All queries/discussion regarding myself, my dance style and innovations, and my dance students, may be addressed to me through my senior-most disciple, my daughter Tehreema, a dancer-choreographer for 33 years, at


MINI-DOC | United States

Black Stains

Directed by Tiffany Rhynard
Inspired by the personal experiences of Trent D. Williams, Jr., an African-American choreographer, Black Stains depicts the reality of living while black in the United States and addresses the systemic pattern of racial profiling by the police. Interviews with black men encompassing a broadspectrum of age, background, and experience illustrate personal human stories that bring abstract issues into sharper focus. Woven together with robust dancing and original music from composer Farai Malianga, the film invites a conversation about how to navigate complex racial issues in a country that refuses to make amends for its troubled past.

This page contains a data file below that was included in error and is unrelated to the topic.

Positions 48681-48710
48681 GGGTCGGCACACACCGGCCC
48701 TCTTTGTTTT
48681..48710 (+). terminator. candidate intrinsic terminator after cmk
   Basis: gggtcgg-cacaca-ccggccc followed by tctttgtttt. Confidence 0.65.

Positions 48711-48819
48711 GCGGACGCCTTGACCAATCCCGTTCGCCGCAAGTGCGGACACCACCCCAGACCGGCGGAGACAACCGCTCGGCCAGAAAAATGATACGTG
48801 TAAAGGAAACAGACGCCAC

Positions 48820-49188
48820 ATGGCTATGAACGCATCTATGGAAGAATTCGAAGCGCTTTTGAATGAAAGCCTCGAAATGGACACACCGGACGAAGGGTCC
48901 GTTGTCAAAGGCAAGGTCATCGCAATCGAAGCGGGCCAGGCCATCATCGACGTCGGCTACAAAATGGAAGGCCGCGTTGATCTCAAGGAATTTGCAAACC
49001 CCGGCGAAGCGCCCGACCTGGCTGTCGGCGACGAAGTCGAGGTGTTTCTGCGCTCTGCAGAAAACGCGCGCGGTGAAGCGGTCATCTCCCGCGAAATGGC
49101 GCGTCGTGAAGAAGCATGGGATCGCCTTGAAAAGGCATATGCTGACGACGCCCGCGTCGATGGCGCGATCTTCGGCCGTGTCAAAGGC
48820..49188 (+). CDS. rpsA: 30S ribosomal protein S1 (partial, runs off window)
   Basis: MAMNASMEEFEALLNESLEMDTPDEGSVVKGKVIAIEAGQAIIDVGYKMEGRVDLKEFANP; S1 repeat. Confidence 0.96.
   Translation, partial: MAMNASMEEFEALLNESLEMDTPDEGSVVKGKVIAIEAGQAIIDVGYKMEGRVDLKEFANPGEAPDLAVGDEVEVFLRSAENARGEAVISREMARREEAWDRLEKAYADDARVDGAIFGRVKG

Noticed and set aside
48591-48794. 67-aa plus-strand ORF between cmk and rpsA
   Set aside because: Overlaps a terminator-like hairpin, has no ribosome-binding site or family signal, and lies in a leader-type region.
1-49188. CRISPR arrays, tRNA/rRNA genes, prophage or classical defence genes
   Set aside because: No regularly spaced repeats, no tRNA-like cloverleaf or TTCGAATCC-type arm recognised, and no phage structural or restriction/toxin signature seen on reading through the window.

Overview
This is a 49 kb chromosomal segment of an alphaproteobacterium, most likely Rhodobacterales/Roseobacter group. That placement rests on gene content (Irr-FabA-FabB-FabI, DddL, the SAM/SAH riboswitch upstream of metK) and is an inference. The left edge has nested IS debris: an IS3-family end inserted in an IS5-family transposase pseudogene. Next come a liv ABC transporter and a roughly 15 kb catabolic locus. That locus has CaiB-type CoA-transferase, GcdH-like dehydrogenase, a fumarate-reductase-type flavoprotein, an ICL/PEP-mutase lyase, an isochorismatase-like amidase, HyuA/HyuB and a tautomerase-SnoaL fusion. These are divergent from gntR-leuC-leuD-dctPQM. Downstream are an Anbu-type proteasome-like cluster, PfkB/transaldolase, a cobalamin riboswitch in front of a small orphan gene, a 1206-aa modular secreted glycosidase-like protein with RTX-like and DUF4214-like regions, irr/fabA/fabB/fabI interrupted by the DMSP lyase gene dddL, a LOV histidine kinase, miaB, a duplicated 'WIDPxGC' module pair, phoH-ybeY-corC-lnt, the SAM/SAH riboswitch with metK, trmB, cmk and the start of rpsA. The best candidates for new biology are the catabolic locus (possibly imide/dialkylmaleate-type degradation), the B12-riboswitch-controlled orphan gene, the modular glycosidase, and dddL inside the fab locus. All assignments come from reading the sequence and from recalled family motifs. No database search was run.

Instagram: @sistersunitepro
FEATURE | Germany, Finland, Netherlands


Directed by Jukka Rajala-Granstubb & Marc Wagenbach
Pina Bausch, the world-famous dancer, choreographer and director of Tanztheater Wuppertal, died in June 2009. She left one of the most important artistic legacies – not only in the realm of dance. But why is her legacy still important for us? Marc is born in Wuppertal. With thirty, he became Bausch’s personal assistant two years before her passing. “touched” is a personal film about identity and loss, the function of art in society, about the citizen of Wuppertal and their memories. A different view on Pina Bausch’s heritage. A counter-archive in dance.
Instagram: @marc_wagenbach
FEATURE | United States

Merely Marvelous: The Dancing Genius of Gwen Verdon

Directed by Chris Johnson & Grammy Award Winner Ken Bloom
Gwen Verdon was Broadway’s greatest actor/dancers. The team of Gwen Verdon and Bob Fosse changed the world of dance on Broadway and film. Now the story of her life and career is spotlighted on a new documentary featuring an extraordinary collection of rare photographs and films documenting Verdon’s performances on Broadway, film and television.
FEATURE | Canada